Monday, October 22, 2007

Pastor Minor Quoted In Bradford Era Article

Going to a place of worship used to be a time when people put on their “Sunday best.”

But some local ecumenical leaders have noticed that some parishioners come to worship in casual attire and leave the formal wear in the closet.

“I have to admit that I’ve had guys and girls come in (to church) in shorts,” said the Rev. Robert Brest of the First Free Methodist Church in Bradford.

Some have even come in their sweats, he said. Others can be seen donning their t-shirts in support of their favorite sports teams.

Larry Lawson, who leads services at Temple Beth El in Bradford, said he sees everything from the business suit to jeans.

“Our group tends to be very casual,” he said.

While there is no formal dress code at the Faith Baptist Church in Bradford, it is expected parishioners dress modestly, or “properly covered up,” said Dr. Bill Raymond, pastor. Some people do come to worship in their casual wear, he said.

“When I was a kid, (attire) was more formal,” said the Rev. Leo J. Gallina of St. Bernard Roman Catholic Church in Bradford. “People knew what they were going to and presented their best.”

Brest said he began to notice a slight change in attire about 20 years ago when women in the church began wearing pantsuits instead of dresses. Women still dressed up, but it was a change from tradition, he said.

It seems to be a generational thing at the church, Brest said. The older crowd still puts on the suit or dress and while younger people will come more casual.

“I think a lot of it is due to brand new people coming to the church,” he said.

“I’m not used to it, in a way,” Lawson said, adding that he grew up with the view that people must “look their your best, be your best, and be scrupulously clean” before God.

Many parishioners are dressing casually for worship, but the church isn’t the only place experiencing the loosening of dress codes, Raymond said.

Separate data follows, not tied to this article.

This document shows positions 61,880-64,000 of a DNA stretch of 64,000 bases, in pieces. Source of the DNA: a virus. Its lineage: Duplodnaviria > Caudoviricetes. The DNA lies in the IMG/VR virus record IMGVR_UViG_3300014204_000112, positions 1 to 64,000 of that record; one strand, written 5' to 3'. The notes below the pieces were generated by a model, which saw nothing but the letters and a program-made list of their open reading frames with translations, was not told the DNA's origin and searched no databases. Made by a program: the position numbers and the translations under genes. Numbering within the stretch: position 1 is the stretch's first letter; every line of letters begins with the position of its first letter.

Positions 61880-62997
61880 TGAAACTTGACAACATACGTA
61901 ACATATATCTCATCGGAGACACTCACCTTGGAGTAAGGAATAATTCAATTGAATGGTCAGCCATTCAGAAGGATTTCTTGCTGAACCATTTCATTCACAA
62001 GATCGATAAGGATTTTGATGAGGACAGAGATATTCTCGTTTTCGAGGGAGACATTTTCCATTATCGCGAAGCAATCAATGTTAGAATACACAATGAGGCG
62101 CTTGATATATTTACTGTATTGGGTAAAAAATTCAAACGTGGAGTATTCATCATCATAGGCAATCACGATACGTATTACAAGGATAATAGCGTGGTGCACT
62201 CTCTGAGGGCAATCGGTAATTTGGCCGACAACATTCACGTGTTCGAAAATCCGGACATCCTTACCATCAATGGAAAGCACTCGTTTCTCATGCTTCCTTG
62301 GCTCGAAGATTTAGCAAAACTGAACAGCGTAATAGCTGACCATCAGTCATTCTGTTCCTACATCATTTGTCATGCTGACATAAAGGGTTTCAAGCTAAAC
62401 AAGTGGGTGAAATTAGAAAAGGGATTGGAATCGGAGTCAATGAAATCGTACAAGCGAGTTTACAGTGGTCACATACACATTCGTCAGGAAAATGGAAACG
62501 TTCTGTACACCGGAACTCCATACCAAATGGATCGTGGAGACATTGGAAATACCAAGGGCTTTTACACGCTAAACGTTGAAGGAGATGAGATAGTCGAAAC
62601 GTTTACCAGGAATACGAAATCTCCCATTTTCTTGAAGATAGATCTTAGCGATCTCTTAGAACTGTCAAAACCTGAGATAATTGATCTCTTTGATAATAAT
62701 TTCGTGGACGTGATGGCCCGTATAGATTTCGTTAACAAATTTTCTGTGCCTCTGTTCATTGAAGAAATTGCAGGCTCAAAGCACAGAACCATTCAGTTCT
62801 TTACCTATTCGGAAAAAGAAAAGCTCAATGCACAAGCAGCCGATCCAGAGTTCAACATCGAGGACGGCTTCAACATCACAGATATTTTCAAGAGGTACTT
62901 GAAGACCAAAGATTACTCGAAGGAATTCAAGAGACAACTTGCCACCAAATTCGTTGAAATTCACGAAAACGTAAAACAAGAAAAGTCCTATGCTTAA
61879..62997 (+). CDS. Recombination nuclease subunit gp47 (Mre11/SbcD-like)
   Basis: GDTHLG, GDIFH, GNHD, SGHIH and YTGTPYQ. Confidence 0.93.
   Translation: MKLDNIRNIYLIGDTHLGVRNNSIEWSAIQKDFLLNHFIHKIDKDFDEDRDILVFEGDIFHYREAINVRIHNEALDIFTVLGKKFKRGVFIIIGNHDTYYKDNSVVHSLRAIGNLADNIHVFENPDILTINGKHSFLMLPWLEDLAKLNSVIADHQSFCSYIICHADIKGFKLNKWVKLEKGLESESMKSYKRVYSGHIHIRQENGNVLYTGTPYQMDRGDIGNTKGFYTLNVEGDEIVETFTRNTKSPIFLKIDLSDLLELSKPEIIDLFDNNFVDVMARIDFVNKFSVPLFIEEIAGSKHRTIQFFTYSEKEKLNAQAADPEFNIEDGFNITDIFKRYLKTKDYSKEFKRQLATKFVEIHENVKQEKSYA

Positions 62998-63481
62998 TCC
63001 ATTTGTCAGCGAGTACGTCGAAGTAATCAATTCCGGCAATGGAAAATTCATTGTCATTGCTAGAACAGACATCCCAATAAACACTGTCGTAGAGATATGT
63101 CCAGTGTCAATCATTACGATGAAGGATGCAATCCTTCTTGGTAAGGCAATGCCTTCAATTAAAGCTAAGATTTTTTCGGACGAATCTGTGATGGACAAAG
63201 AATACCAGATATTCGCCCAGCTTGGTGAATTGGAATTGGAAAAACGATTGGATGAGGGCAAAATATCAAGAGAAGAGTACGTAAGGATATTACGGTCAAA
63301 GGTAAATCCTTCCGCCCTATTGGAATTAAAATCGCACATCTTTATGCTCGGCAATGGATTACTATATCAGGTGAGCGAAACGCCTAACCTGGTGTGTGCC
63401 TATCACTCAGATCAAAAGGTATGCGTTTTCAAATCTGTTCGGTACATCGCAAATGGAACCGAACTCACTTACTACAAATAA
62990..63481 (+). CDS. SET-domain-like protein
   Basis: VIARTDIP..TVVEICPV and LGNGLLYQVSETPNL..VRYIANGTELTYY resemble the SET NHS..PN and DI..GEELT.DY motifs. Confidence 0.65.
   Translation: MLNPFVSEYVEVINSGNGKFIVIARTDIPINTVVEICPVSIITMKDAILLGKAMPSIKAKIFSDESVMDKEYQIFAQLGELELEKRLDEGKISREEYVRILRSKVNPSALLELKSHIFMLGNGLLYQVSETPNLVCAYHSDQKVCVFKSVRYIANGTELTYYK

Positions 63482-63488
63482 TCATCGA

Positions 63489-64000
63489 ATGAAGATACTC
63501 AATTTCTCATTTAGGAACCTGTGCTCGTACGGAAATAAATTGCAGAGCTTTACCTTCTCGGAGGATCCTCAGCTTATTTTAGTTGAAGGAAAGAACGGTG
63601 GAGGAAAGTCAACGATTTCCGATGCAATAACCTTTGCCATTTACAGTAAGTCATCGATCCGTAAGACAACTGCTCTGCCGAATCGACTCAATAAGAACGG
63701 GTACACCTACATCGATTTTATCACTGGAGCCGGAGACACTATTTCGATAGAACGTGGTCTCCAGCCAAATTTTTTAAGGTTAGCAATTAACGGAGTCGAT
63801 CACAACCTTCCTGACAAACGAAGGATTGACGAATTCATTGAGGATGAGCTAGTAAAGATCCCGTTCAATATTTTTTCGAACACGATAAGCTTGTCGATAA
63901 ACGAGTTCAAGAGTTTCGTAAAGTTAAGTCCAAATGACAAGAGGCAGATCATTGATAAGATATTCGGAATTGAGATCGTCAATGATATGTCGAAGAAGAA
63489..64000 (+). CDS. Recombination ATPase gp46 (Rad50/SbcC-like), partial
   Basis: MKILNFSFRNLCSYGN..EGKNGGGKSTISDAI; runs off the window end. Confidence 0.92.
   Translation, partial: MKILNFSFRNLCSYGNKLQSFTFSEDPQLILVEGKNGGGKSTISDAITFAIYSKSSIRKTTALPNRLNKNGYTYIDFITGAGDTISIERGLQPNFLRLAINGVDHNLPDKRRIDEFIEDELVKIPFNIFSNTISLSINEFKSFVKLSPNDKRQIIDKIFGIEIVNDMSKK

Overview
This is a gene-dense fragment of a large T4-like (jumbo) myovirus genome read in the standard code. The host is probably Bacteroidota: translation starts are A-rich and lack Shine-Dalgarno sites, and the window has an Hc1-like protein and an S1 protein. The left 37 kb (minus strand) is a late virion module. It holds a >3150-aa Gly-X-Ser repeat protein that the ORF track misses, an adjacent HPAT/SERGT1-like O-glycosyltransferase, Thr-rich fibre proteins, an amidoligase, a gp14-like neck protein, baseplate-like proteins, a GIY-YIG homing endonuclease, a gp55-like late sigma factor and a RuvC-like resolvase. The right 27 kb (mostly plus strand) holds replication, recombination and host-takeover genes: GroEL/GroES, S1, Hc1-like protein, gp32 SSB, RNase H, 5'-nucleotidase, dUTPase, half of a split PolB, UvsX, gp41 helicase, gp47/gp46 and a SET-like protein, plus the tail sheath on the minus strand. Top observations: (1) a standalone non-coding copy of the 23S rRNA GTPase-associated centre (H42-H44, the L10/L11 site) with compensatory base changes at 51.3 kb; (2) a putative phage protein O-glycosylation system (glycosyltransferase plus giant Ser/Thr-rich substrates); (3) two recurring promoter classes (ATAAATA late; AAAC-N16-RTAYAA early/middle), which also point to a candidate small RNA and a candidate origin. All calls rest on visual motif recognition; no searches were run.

“I feel it’s not only a trend for church, but for everything,” he said. “The men’s suit is becoming a thing of the past.”

But not all churches are seeing a casual trend. Parishioners of the Gospel Tabernacle in Coudersport come to worship dressed like “they are going out to a good dinner, a birthday party, or meeting the president,” said the Rev. David Minor.

Not that the casually dressed are not allowed. People who cannot afford nice clothes are welcome to worship, he said, adding that the church will help the poor get nice clothing.

Dressing up is “a kind of respect for God’s house,” Minor said, adding that the congregation sets an example with their attire.

It’s also important that the leader of the service wear the appropriate attire, he said. If he isn’t wearing his robes, Minor sports a “fine looking business suit.”

“I feel I represent the King of kings,” he said.

Still, no two people have the same taste in worship style, Brest said. The casual dress may be a catch for younger people, he said. It is even common for some more contemporary pastors to dress casually, putting on anything from slacks and a nice shirt to shorts and t-shirts to become more personal with their congregation, he said.

And people will hear the message regardless of what they wear, Gallina said.

“None of us are to judge,” he said. “Clothes don’t make the person.”

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James Jones--Publisher
This blog is provided as a public service to the Coudersport Gospel Tabernacle Church and it's worshipers. The material published here is selected by the publisher and does not necessarily reflect the opinions or policies of the church.